The true function of a carbohydrate
I’ve tried every diet in the book – South Beach, Paleo, Grapefruit, some weird cleanse where all you drink is cayenne pepper water. I tried Atkins a few times in high school and I never lasted more than 3 days. It was such a restrictive diet; I couldn’t even eat a piece of fruit! I remember thinking how backwards it all seemed to me…and then I’d throw up my hands and binge-eat donut holes.
More recently, when I first started eating paleo, I was consuming WAY too much red meat and ended up in the hospital with kidney stones. Trust me when I say that nothing is worth that amount of pain. So back to the drawing board I went.
When we restrict ourselves of a certain macronutrient (carb, protein or fat), we throw our bodies and its functions off balance. It can cause an array of problems, including illness, injury, weight gain and more. The macronutrient I see restricted the most in my clients’ diets is carbohydrates.
Carbs have a really bad rap – people think they make you fat. That’s simply not true. Sure, overeating carbs can lead to weight gain, but that can be said for overeating ANY macronutrient. Few people know the true function of a carbohydrate on the body; they are the main source of energy in our cells and muscles, either used immediately or stored for later use. Think of carbs like gas is fuel to the car.
So, carbohydrates are stored as glycogen in our muscles and glycogen is imperative for physical exercise – the more you have stored, the more stamina you have for a workout, for example. The less glycogen stores you have, the less intensity you can bring to physical activity.
What this also puts you at risk for is going into a state of ketosis. You oftentimes see this with people eating high protein, low carb diets. When your body goes into a state of ketosis, it begins to utilize (or eat away, essentially) your lean muscle for energy.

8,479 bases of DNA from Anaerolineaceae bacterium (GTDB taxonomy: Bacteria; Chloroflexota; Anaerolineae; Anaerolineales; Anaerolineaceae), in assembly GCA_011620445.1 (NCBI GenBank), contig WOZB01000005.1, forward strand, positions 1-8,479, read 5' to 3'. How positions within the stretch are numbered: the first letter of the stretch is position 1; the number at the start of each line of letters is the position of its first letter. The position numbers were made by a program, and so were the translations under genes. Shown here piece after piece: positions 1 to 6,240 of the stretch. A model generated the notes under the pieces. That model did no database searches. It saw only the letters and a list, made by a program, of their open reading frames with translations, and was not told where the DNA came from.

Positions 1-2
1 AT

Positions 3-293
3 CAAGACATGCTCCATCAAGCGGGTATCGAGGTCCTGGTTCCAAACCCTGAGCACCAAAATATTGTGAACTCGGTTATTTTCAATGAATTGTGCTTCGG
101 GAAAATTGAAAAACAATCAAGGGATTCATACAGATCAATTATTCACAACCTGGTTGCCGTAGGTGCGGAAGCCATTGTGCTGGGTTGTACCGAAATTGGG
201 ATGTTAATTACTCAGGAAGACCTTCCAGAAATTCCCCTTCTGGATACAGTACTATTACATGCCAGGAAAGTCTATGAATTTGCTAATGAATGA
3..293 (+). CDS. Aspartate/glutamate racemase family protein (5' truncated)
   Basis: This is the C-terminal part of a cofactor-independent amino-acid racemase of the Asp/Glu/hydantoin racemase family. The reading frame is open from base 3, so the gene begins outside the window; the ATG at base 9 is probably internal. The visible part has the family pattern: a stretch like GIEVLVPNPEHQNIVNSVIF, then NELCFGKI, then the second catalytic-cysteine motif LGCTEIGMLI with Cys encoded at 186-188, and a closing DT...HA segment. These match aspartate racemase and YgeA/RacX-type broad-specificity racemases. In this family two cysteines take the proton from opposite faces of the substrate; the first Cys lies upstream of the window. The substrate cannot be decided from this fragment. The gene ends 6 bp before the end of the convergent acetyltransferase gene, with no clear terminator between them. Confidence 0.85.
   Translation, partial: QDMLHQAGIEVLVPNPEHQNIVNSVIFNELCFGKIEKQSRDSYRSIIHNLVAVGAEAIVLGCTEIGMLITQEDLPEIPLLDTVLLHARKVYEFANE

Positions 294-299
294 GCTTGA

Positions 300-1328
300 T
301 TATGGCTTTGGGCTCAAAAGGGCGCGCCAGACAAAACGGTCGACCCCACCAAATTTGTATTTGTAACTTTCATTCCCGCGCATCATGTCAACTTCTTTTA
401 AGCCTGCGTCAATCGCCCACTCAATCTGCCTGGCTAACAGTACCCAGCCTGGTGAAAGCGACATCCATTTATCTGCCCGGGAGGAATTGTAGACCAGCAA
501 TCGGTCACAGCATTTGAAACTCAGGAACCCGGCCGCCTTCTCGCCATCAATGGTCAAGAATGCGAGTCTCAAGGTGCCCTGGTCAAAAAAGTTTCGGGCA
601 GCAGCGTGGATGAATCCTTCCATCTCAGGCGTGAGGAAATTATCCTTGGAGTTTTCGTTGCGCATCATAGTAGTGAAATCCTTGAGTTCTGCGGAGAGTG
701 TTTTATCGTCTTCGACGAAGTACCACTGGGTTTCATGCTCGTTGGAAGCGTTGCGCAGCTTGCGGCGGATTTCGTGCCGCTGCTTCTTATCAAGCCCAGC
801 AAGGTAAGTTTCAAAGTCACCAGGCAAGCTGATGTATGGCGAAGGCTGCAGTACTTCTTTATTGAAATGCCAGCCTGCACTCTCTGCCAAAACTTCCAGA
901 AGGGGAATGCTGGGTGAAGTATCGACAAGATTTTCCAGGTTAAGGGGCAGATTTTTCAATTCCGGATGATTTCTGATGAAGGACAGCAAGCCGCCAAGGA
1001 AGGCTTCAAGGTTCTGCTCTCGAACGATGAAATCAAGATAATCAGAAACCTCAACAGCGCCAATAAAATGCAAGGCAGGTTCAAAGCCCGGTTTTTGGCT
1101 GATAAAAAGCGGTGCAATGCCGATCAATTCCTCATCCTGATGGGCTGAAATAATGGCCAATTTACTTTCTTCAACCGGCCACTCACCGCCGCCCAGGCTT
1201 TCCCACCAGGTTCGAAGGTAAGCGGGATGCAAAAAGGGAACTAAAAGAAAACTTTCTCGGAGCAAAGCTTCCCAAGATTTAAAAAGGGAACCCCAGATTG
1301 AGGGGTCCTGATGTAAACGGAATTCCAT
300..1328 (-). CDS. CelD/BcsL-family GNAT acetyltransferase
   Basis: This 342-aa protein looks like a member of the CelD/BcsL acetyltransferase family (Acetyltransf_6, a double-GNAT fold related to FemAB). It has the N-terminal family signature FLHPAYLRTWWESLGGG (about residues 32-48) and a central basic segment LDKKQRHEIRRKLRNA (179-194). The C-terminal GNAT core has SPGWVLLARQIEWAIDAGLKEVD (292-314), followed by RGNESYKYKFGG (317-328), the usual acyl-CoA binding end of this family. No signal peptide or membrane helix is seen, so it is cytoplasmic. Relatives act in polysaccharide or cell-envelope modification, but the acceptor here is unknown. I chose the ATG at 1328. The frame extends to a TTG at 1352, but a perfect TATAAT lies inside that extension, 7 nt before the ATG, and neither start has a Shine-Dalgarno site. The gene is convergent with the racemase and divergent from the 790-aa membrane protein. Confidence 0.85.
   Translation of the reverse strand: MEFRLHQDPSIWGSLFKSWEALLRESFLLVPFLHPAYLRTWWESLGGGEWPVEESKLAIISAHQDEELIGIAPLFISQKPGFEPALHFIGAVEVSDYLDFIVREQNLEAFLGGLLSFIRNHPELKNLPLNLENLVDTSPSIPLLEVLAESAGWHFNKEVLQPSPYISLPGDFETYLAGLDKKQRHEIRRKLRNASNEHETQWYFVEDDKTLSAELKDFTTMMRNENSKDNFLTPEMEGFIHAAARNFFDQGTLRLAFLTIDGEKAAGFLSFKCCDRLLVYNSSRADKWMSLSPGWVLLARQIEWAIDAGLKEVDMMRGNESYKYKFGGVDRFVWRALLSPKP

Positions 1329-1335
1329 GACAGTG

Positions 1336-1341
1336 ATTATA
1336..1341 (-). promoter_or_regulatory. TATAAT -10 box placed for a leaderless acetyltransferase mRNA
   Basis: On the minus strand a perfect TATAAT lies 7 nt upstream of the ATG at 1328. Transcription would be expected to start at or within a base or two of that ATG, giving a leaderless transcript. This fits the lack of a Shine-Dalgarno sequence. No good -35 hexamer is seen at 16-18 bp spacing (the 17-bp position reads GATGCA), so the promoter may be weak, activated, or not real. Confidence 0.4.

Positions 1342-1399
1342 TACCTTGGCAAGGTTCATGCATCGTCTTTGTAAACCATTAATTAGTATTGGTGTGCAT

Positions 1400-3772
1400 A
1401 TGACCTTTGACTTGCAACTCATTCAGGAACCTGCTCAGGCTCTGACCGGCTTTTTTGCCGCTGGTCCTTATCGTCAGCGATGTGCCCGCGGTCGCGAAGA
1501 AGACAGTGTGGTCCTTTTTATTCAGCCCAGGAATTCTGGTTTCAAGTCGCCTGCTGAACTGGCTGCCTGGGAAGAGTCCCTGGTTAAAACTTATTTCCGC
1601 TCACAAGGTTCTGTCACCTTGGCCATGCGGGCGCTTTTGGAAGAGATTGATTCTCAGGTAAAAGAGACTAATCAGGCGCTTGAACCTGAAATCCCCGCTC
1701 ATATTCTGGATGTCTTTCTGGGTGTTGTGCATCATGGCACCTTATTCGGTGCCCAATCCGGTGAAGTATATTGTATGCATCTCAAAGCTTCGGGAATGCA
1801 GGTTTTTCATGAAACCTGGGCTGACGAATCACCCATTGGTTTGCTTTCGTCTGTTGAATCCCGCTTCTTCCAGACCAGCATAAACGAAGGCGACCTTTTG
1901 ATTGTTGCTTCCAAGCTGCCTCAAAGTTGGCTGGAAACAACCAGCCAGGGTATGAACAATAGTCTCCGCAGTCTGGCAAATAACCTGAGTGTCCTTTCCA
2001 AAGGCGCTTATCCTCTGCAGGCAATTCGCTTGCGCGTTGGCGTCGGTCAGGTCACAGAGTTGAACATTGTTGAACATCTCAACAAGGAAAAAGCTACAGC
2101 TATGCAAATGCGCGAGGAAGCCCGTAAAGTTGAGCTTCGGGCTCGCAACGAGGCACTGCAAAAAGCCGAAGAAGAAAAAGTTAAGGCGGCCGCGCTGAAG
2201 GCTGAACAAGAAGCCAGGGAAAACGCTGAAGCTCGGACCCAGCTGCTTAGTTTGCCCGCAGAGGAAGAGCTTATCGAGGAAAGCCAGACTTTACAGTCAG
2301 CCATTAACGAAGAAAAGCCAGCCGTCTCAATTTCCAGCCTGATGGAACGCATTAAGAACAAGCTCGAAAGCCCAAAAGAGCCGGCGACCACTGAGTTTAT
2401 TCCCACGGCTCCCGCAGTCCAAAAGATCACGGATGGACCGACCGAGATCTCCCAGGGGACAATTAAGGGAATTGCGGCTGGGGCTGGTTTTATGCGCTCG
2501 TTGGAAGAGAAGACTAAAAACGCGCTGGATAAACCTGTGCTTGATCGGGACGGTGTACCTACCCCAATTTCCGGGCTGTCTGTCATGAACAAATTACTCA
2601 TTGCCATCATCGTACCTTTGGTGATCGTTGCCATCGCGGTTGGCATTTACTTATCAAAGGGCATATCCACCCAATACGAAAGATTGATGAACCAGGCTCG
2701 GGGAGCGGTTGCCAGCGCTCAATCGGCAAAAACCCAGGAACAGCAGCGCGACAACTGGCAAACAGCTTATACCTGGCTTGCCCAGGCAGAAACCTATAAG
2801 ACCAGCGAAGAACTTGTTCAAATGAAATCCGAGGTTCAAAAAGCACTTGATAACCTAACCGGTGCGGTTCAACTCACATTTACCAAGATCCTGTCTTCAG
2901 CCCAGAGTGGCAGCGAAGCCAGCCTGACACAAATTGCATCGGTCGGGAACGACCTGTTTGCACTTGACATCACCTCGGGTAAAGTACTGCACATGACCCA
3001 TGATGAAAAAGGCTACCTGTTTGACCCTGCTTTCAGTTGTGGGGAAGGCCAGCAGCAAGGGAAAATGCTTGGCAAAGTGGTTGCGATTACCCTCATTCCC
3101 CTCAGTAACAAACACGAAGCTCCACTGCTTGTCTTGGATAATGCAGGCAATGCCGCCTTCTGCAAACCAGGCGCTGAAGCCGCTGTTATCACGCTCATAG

Carbohydrates are an essential part of your diet, including for weight loss. People get excited because when they stop eating carbohydrates, they drop weight quickly. However, it is not fat they’ve lost – it’s water weight from the body breaking down stored carbs. The problem is, again, this leaves you with an imbalance of physiological nutrition. Once you start eating carbohydrates again, your body replenishes the carb stores and you gain the weight back.
Not all carbs are created equal, however. Steer clear of simple carbohydrates, including white flour, simple sugar and processed foods. Complex carbohydrates don’t necessarily need to be whole wheat or grains, either! Think: fruits, vegetables, legumes and dairy. So, carbohydrates are not the enemy…it’s the KIND of carbs you are eating and maintaining a proper balance of macronutrients in your diet.
If you need help with figuring out the best way to include carbohydrates in your diet for muscle building or weight loss, speak with a registered dietitian or qualified nutritionist for assistance.